Moving further down the funnel, you should not only know how many opportunities you’re generating, but also where those opportunities are coming from. Are they coming from your business development team? From referrals? From a particular speaking event? Are they coming from the web? At any moment in time, you should be prepared to quantify how many opportunities you’re generating, what their value is and where they’re coming from. Diving one layer deeper, you should be able to determine which lead sources are driving your best opportunities. If you’re diligent about tracking lead source as leads emerge in your CRM (some of which can be automated), it becomes pretty easy to answer these questions as opportunities emerge.
#4 – What percentage of opportunities do we win?
When we win, why do we win? When we lose, why do we lose?
Ultimately, this is where the rubber meets the road. Once you’ve successfully mapped leads to meetings and meetings to opportunities, connecting leads to revenue is fairly easy. With data in hand, you can determine the likelihood of an opportunity becoming revenue once that opportunity emerges.
Eventually you want the ability to determine if there’s a higher likelihood of an opportunity becoming a project based on where the opportunity came from and you would like to determine whether or not an opportunity is likely to be of higher or lower probability based on that information. You should start to analyze whether opportunities of certain types, in certain segments or with certain types of clients have a higher or lower likelihood of becoming revenue for your firm. In the end, this will help you understand which aspects of your marketing activities are contributing more or less to your firm’s revenue goals.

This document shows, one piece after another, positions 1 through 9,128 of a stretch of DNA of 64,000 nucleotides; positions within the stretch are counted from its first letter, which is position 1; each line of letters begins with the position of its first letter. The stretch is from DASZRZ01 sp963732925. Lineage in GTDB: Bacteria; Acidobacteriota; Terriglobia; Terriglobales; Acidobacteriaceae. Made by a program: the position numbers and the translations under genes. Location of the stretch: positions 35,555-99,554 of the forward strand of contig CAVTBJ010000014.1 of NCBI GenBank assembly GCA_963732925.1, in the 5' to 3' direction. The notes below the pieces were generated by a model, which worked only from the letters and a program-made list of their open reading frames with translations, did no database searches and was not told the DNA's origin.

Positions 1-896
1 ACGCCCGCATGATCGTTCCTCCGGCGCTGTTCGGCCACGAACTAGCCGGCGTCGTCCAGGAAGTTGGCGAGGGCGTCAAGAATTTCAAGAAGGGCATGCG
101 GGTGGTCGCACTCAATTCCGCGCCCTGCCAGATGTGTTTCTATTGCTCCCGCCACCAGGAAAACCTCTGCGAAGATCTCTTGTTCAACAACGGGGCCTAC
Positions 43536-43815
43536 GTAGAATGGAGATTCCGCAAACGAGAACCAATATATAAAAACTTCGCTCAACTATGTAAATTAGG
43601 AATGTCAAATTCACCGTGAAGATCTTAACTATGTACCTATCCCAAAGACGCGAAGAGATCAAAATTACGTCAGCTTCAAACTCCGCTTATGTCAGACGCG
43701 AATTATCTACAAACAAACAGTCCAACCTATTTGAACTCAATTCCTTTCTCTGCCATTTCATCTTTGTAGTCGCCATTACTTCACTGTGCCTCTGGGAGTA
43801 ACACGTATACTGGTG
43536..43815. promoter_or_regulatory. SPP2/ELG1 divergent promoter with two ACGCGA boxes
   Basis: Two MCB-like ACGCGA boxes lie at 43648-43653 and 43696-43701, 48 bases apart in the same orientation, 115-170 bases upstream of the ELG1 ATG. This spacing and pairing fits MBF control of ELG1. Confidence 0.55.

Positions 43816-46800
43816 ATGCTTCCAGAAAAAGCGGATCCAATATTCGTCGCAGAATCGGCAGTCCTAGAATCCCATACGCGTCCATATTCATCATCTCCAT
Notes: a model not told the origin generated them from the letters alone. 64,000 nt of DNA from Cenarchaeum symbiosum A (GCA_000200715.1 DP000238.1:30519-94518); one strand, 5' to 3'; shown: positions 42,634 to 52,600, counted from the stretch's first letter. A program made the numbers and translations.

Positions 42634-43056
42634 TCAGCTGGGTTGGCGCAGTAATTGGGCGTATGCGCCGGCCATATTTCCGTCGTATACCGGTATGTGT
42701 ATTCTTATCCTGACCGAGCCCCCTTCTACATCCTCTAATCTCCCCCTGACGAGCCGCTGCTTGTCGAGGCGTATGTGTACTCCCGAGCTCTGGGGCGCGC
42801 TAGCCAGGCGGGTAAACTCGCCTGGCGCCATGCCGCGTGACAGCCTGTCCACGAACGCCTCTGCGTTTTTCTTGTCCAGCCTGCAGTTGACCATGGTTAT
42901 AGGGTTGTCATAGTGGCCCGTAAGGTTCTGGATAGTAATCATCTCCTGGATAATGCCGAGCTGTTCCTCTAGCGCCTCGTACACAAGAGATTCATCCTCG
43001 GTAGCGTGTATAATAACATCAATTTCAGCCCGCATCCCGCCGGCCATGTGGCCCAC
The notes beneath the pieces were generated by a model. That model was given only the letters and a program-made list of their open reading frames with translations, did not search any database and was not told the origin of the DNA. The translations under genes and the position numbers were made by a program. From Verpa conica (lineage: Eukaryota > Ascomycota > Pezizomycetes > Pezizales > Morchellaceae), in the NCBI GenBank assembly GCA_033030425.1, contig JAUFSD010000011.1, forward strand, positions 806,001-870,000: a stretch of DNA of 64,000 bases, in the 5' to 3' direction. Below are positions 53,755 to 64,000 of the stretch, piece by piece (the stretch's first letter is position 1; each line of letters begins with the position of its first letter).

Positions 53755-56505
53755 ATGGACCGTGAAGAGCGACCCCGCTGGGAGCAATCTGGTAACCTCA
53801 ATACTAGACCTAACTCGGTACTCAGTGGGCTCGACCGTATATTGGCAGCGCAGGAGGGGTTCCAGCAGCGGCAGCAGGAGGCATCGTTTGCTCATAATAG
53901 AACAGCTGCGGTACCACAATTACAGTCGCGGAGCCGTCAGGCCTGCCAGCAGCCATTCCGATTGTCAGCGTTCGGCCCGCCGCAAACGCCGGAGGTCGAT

Ideally, you will use all this information to loop back into your decision-making model to make better decisions about where you devote marketing resources to drive leads and which opportunities you pursue and which you don’t.
Bringing it All Together
While all of this may sound a little pie in the sky at first, it’s really just blocking and tackling inside of a few critical systems. If you’re diligent about tracking information in your CRM and committed to really using and understanding the features of marketing automation, the data you need is right in front of you. The challenge really just becomes analyzing it, interpreting it, and presenting it to your leadership team through a useful dashboard they can understand:
So, when you’re faced with the difficult question, “Is our marketing working?” You can reply with an emphatic yes. We’re generating leads, we’re turning those leads into meetings and opportunities and we’re driving real, tangible revenue to the practice.